Uruguay 1-0 Mexico
Uruguay finished top of Group A after a 1-0 victory over Mexico in Rustenburg to put them into the Round of 16. A game which many cynical pundits, me included, down for a draw and it was odds on the draw before the match started with most bookmakers, the first time this has ever happened. Finishing top of the group also means that Uruguay will avoid, barring some strange events, a "Battle Of the River Plate" against old rivals Argentina. Mexico also qualified for the Round of 16 on goal difference despite the Bafana Bafana defeating the disgraceful French 2-1 In Bloemfontein and they will now face the Albiceleste. More about them to follow.
Despite a promising start by Uruguay it was the Mexicans who nearly took the lead after a 30 yarder from Guardado came off the crossbar and away to safety. Diego Forlán had hand in the Uruguay goal right on hald time, his pass found Cavani who whipped in a super cross for Luís Suarez to head home. Mexico went close on the hour when Rodriguez should have done better with a Pablo Barrera cross and despite some late pressure Uruguay held on to record their second victory of the competition and their third clean sheet.
And making it a hat-trick here's yet another special contribution from Martyn Hindley for which we are grateful for.
Greece 0-2 Argentina
To read some previews of this World Cup, you would think that Argentina are the side bearing scars; the mental damage of a tumultuous qualifying campaign and the over-powering presence of an eccentric Head Coach who just happens to be one of the greatest footballers ever seen.
But with the Albiceleste due to take on Mexico in a knockout round for the third major tournament in succession, the psychological strain could weigh heavily instead on Javier Aguirre’s side with the CONCACAF side having won just one of their last thirteen meetings.
The Copa America semi-final of 2007 will thus be repeated in Johannesburg and also the rasping last-sixteen match of four years ago, that was settled by Maxi Rodriguez and his scintillating skill for the volleyed winner in extra-time.
Three wins from three is as good as it can get for Diego Armando Maradona, who celebrated wildly the manner of the latest one against Greece as if it were 1986 revisited. In truth, anything less in a group also involving South Korea and Nigeria would have had dissenters mumbling away even in the shadows of La Bombonera.
Greece were mystifyingly negative when presented with their chance to forge a pathway to the second phase and Maradona’s selection – containing just four of the players who had started against South Korea – were able to ease to victory.
It could be argued that the European Champions of 2004 were so deferential as to mean we can read nothing into the ninety minutes at all.
They had their moments, notably when Georgios Samaras missed with a dainty chip early in the second half following a slip by the otherwise dependable Martin Demichelis. But others were tougher to detect.
Maradona’s seven changes were expected but Lionel Messi being among those on the team sheet was a surprise. El Diez clearly sees a little in Messi of what he had in himself during the playing days, so one ex-Barcelona craftsman gave a contemporary Catalunya-dweller the captain’s armband in the absence of the rested Javier Mascherano.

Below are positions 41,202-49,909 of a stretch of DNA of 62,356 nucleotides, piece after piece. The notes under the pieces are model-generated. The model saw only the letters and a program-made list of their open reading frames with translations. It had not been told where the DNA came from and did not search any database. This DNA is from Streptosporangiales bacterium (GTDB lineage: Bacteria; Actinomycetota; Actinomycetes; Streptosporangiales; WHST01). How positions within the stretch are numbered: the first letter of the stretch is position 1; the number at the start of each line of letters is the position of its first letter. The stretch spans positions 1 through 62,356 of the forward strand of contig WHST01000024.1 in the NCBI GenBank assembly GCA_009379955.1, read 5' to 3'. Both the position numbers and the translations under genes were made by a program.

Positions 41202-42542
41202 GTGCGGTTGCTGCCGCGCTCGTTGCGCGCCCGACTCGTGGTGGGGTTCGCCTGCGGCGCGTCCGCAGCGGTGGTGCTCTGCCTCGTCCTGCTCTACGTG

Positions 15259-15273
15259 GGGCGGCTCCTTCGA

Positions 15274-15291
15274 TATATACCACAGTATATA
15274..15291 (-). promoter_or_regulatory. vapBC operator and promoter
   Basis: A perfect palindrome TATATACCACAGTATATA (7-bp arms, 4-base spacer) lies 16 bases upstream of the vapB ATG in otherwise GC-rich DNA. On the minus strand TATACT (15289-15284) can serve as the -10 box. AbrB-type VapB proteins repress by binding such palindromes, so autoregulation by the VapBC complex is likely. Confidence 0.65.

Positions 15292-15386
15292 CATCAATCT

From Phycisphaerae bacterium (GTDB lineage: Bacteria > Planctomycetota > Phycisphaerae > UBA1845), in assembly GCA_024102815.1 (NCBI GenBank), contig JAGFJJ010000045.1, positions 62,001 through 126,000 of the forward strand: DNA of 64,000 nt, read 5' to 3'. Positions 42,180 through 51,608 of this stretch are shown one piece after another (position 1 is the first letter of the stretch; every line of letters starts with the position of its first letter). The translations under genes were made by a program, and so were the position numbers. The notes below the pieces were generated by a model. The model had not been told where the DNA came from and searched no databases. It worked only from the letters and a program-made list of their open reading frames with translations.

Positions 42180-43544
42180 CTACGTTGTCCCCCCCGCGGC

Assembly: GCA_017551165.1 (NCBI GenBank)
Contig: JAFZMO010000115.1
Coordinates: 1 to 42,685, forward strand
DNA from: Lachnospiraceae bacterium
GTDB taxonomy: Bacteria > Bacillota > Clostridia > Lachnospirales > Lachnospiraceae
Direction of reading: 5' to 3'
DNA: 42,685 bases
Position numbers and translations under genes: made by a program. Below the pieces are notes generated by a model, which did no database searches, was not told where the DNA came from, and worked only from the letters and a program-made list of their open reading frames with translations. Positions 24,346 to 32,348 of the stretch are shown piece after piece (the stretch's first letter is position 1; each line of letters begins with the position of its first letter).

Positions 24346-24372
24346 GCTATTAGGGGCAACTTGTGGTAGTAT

It meant another place in the history books for Messi, two days shy of his 23rd birthday, the youngest to skipper Argentina. But tellingly, it also appeared to be an olive branch to a man on whom too much stifling pressure had been placed in qualification and this display was all about his new liberated-self in national colours, even at less than full tilt. It might have been crowned with a goal had the left-hand upright not foiled him for the second match running.
Goals instead came from Gonzalo Higuain in the last match and he was rested here in favour of Diego Milito. The Inter man somehow paved the way for the shackles to be broken 13 minutes from time, Demichelis heading into his body and then smashing home the rebound from the loose ball.
There seems a workmanlike honesty about Argentina that meant nobody begrudged them the goal; Maradona even saying that he couldn’t drop Messi because people had paid to watch him and deserved it; to rest would have been “a sin” in his eyes.
But the humility was more evident when Martin Palermo, the evergreen striker brought on late in the game at 36 years of age, repaid the faith of his coach with the second, crowning goal. The admiration was evident on El Diego’s face – not just a smile from one who donned the Azul y oro to another – but one of appreciation for the man who came back from a decade-long international absence to net the crucial goal against Peru in qualifying; ironically at the home of River Plate.
Juan Veron reported no discomfort on return from injury meaning that only Walter Samuel remains a doubt for Mexico at the weekend when maybe, we’ll start to discover just HOW special this Albiceleste side really can be.
Again, we've had to resort to the official FIFA site for highlights. They are subject to local restrictions and may not be available at the time this article was posted. UK readers may well be better off using the BBC website for highlights.